HOW TO HANDLE CRITICISM

HOW TO HANDLE CRITICISM

Criticism is a normal part of living and if avoided produces emotional handicaps. Almost all criticism, including the helpful kind, hurts. Guilt, grief and loss of self-esteem usually result from being criticized, but we can take away the sting by learning how to give and receive criticism constructively.

The following suggestions will help you become more skillful in learning to deal with the critic and the criticism.

* Sort Out Feelings Before Speaking

* Quickly Analyze the Criticism

* Try to Remain Calm

* Figure Out the Target

* Level Sincerely with the Other Person

* Present or Solicit Constructive Suggestions

Remember These Points When You Are Giving Criticism

* Understand what you want to say.

* Know that giving criticism is not always easy.

* Misinterpretation is less likely with eye contact; reactions are revealed

* Speak only for yourself.

* Don’t act as a go-between for another.

* Be descriptive, not judgmental. “This food is cold,” not “This is terrible food.”

* Express disappointment with the behavior rather than with the person.

* Remember you have the right to criticize constructively.

* Use criticism wisely; don’t diminish another’s self worth.

* Understand that receiving criticism is painful.

Remember These When You Are Receiving Criticism Don’ts and Do’s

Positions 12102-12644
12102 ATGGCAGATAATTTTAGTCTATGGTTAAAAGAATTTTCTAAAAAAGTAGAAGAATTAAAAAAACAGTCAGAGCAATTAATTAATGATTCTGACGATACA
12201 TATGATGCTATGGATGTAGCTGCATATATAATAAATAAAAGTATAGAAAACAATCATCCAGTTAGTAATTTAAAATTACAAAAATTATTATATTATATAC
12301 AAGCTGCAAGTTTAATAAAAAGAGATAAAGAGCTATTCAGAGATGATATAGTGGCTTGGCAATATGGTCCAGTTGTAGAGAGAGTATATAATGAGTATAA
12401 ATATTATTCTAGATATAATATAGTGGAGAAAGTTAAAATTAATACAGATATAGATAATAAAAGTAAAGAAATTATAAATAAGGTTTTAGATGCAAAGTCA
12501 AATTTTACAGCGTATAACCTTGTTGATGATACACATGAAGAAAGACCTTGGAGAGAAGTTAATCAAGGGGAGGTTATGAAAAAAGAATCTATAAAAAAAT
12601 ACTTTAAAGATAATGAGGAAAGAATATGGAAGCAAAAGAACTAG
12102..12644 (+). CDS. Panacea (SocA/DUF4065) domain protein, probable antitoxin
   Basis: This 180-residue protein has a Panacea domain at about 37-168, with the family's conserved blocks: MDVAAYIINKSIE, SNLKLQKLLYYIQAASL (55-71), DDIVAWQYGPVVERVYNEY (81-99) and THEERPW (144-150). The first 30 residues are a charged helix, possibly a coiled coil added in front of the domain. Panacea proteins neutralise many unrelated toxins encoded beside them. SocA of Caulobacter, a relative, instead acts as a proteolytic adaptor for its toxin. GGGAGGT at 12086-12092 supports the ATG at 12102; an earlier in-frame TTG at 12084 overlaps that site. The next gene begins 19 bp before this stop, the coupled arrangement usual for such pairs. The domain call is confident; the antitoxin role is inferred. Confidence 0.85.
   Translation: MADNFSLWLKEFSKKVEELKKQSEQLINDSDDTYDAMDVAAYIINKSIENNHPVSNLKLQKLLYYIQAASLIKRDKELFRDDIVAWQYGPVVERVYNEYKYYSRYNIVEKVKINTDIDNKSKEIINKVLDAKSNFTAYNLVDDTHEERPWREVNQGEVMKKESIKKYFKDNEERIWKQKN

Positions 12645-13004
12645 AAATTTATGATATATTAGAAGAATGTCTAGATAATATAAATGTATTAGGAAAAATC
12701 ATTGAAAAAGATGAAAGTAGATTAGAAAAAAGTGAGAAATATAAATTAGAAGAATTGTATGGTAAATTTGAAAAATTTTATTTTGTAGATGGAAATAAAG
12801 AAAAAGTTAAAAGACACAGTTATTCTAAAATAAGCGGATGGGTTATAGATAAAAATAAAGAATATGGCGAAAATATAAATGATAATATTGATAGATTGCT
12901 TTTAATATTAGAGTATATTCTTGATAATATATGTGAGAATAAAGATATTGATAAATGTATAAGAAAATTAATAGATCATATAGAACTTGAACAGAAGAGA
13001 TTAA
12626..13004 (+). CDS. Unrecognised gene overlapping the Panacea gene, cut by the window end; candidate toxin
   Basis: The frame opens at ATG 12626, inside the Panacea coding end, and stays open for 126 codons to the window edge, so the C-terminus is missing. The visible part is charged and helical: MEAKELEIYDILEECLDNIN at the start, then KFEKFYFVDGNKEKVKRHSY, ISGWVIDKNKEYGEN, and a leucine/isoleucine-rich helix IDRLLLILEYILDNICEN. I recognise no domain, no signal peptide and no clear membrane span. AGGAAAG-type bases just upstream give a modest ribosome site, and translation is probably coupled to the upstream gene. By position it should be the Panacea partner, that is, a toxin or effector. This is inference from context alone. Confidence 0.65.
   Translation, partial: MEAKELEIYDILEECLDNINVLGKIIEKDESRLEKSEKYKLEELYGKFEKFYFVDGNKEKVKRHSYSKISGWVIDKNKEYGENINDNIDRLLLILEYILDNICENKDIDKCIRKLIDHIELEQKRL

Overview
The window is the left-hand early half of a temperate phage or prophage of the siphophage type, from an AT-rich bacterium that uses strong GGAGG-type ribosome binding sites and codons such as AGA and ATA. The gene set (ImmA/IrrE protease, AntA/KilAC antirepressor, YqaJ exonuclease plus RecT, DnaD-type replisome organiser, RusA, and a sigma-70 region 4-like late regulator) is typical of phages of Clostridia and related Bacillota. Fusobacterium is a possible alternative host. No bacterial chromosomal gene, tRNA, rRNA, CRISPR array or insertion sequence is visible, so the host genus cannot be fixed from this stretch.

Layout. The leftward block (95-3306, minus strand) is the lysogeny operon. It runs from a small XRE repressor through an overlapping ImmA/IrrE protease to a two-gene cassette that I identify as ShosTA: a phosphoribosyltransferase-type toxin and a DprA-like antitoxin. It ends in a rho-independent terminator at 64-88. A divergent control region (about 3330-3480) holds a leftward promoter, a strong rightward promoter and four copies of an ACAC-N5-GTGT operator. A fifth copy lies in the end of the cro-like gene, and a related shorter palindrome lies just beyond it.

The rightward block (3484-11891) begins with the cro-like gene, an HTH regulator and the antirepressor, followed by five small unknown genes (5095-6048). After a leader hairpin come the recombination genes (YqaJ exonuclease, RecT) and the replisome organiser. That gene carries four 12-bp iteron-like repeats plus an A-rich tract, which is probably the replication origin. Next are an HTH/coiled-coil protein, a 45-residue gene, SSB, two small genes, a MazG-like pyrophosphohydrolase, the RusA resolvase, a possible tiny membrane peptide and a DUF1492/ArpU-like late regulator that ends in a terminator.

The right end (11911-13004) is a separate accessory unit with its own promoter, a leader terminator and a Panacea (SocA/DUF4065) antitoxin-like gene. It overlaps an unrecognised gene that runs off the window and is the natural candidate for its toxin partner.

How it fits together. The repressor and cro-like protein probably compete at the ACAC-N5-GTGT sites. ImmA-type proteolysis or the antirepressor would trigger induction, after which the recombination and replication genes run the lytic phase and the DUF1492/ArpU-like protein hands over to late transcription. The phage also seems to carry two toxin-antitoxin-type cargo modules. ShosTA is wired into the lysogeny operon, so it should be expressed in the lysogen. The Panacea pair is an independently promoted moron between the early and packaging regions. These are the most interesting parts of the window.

Don’t

1. Immediately assume you are guilty.

2. Avoid or ignore criticism because it hurts.

3. Counterattack, then flee.

4. Just take it, then self-criticize.

5. Be a martyr and make critic feel guilty.

6. Put the blame on a scapegoat.

7. Let angry feelings pile up.

Do

1. Understand that criticism may prove helpful.

2. Realize criticism may be true and valid.

3. Reshape attitudes toward criticism.

4. Meet unfair or punishing criticism.

5. Calmly challenge unjustified attacks on your terms.

6. Try to figure out real message behind angry words.

7. Separate issue from anger.

8. Let critic calm down, or wait briefly before replying.

9. Stand firm against put-down or destructive behavior.

10. Get clarification of a critical “question”.

11. Ask for suggestions on how to improve.

12. Take responsibility for working out problems.

Copyright Alabama State Nurses’ Association Jun-Aug 2006

Provided by ProQuest Information and Learning Company. All rights Reserved